The January reading of the Business Activity Index is consistent with moderate growth, steady as she goes. The uncertainties surround the "fiscal cliff" late last year appear to have had little impact on the service sector.
The January Services Employment Index was surprisingly strong. Service sector businesses appear to have stepped up their hiring activity, and that augurs well for future economic growth.
As the U.S. service sector continues to post moderate growth, its eurozone counterpart is slowly shaking off the contractionary pressures that have beset the region since the second half of 2011.
It remains somewhat of a mystery to me why the Federal Reserve needs to keep the monetary pedal to the metal (e.g., keeping short-term interest rates at extremely low levels and continuing to purchase additional Treasury and mortgage-backed securities) when the great majority of economic indicators reflect continued growth and little or no threat of a recession, and have done so for the better part of the past few years.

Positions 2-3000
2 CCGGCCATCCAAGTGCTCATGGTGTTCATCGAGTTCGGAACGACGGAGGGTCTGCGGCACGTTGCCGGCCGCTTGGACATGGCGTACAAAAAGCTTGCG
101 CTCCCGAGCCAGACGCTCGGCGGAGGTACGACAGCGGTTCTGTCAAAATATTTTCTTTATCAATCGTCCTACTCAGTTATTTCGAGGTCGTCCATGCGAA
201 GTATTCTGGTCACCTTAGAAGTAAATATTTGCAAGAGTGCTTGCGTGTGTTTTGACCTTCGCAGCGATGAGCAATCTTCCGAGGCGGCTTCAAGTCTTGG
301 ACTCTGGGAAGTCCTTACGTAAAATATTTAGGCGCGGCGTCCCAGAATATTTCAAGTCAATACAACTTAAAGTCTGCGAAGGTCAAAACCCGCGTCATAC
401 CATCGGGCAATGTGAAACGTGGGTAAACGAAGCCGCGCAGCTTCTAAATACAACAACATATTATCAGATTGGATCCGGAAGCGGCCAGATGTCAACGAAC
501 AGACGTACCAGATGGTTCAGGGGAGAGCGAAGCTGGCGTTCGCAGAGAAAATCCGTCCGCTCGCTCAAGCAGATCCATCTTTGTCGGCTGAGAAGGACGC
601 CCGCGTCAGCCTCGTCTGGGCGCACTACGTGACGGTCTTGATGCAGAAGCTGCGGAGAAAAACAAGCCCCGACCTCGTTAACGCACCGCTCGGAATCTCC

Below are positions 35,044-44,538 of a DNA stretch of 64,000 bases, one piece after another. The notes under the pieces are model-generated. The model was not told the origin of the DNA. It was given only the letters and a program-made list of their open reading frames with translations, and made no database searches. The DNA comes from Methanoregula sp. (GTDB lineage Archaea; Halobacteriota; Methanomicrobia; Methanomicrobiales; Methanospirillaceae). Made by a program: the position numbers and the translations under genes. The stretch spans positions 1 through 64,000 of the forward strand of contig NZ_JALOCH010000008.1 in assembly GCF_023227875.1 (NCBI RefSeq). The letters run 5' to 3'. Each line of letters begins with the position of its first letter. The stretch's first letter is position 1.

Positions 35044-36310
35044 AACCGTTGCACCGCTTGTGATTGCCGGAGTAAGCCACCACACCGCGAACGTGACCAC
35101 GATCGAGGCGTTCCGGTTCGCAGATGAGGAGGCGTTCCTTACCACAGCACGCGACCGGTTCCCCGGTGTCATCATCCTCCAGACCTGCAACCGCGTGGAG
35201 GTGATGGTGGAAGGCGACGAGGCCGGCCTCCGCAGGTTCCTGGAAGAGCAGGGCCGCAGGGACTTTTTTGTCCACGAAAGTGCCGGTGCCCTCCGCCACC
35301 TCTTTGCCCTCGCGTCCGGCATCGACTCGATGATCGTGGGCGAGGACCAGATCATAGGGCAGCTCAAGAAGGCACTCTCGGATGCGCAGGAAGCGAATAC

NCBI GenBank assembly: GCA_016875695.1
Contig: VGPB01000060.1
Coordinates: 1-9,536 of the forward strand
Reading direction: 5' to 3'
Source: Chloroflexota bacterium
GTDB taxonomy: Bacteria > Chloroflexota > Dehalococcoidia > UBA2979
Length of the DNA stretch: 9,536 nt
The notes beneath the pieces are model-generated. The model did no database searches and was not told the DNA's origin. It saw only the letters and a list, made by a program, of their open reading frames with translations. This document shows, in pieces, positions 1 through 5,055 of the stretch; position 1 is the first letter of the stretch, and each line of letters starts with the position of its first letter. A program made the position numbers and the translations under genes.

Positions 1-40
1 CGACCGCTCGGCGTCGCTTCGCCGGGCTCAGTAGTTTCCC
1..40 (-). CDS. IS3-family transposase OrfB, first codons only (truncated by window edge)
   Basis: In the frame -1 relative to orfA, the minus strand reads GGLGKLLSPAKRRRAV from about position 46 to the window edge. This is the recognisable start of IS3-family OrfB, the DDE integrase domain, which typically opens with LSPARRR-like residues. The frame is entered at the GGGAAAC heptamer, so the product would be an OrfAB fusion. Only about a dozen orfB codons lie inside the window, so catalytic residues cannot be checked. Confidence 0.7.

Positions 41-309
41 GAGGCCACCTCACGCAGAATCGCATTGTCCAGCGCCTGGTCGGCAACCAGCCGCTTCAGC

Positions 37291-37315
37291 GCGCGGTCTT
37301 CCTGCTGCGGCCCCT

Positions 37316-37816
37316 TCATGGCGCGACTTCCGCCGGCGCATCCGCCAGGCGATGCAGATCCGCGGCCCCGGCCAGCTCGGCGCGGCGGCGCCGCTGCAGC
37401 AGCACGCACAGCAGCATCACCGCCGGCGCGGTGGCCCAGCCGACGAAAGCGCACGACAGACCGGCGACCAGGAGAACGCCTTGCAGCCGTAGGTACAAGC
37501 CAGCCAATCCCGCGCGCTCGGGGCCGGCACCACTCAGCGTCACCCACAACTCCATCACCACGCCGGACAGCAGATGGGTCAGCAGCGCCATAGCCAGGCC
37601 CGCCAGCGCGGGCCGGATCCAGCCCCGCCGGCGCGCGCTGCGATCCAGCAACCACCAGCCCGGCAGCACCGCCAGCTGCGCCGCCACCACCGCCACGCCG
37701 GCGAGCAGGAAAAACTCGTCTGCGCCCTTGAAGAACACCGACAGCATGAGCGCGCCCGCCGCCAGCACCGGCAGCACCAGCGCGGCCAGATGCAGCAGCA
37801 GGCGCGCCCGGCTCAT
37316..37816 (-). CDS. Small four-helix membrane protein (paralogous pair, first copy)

Consider the above chart of private sector non-farm employment. There have been about six million jobs created in the past three years, and at a fairly steady pace. While the economy has not yet fully recovered all the jobs that were lost in the last recession, it is undoubtedly improving and seems likely to continue to improve. Are we so impatient for recovery that monetary policy needs to spend a fifth year in uncharted waters?